Estimating Effects of Targeted Conservation on Nonfederal Rangelands
CitationWeltz, M., & Spaeth, K. (2012). Estimating Effects of Targeted Conservation on Nonfederal Rangelands. Rangelands, 34(4), 35-40.
PublisherSociety for Range Management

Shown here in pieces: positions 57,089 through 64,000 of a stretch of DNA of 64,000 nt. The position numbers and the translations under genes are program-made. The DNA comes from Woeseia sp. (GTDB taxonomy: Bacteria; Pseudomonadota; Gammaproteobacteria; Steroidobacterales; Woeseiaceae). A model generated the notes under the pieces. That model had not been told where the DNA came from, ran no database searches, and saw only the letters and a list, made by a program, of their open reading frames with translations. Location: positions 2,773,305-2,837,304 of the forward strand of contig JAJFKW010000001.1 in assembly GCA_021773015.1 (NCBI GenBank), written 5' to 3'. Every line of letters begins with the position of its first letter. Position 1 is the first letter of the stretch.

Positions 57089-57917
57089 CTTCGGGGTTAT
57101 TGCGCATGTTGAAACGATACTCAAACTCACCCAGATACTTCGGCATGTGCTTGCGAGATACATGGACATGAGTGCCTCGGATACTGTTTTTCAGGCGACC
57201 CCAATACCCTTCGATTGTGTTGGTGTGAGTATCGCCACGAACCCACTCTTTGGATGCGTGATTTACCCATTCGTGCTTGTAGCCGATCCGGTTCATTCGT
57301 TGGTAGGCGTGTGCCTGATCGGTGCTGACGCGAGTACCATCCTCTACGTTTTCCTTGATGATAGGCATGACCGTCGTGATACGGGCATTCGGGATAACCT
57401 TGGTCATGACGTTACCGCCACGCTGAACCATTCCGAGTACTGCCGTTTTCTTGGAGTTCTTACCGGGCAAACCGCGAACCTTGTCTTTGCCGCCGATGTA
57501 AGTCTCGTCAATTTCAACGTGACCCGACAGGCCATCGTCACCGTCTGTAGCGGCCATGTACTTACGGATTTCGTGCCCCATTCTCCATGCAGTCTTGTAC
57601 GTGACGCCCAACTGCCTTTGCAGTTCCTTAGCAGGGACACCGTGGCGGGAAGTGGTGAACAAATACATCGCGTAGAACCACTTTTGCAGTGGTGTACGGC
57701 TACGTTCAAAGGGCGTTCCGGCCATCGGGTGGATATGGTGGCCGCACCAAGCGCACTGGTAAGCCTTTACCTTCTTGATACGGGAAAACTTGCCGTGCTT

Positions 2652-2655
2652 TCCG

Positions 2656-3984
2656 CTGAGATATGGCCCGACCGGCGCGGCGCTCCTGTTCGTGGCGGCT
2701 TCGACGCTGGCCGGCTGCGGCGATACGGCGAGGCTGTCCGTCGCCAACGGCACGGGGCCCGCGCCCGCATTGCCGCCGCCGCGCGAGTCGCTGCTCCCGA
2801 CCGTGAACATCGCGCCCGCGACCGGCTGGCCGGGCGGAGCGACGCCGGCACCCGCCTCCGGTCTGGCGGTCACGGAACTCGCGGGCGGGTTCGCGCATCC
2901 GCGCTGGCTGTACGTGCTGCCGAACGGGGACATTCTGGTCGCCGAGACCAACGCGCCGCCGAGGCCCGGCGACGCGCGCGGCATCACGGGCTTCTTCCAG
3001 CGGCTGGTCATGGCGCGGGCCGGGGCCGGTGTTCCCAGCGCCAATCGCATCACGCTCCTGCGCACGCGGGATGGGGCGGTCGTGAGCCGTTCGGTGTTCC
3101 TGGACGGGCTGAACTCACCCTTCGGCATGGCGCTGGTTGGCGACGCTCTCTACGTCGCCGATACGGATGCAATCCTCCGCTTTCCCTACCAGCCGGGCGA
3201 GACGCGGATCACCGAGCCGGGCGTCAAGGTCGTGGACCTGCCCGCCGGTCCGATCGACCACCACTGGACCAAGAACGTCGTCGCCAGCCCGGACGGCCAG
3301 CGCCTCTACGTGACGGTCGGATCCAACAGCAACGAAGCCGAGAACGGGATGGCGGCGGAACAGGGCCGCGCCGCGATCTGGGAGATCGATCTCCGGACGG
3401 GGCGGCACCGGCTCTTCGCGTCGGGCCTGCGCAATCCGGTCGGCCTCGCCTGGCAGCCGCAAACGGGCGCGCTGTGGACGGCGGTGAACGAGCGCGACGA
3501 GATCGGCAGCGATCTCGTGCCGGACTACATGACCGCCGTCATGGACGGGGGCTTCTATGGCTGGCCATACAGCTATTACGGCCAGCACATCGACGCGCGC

AbstractEstimating the effects of conservation practices on rangelands is extremely challenging, compared with cropland, because rangelands consist of a mosaic of plant species with highly diverse landscapes of mixed land ownership and management objectives. The checkerboard pattern of land ownership on rangelands in the West, a legacy of 19th century government homestead and railway construction policies, makes conducting assessments and estimating effects of conservation at landscape or watershed scale a challenging endeavor. This is complicated by the interaction of climate, topography, plants, soil parent material, and land management that interact to yield a mosaic of plant communities over time. Rangeland communities are further influenced by episodic disturbances, such as insect outbreaks, fire, drought, and flood. The most-developed quantitative indicators of conservation effects currently on rangelands are 1) modeled soil erosion, and 2) the number and types of invasive plant species. These indicators can be used to infer impacts on water availability and quality, wildlife habitat quality or suitability for target wildlife species, forage availability for domestic livestock and/or wildlife, and vulnerability to wildfire, which will directly influence sustainability of the plant community.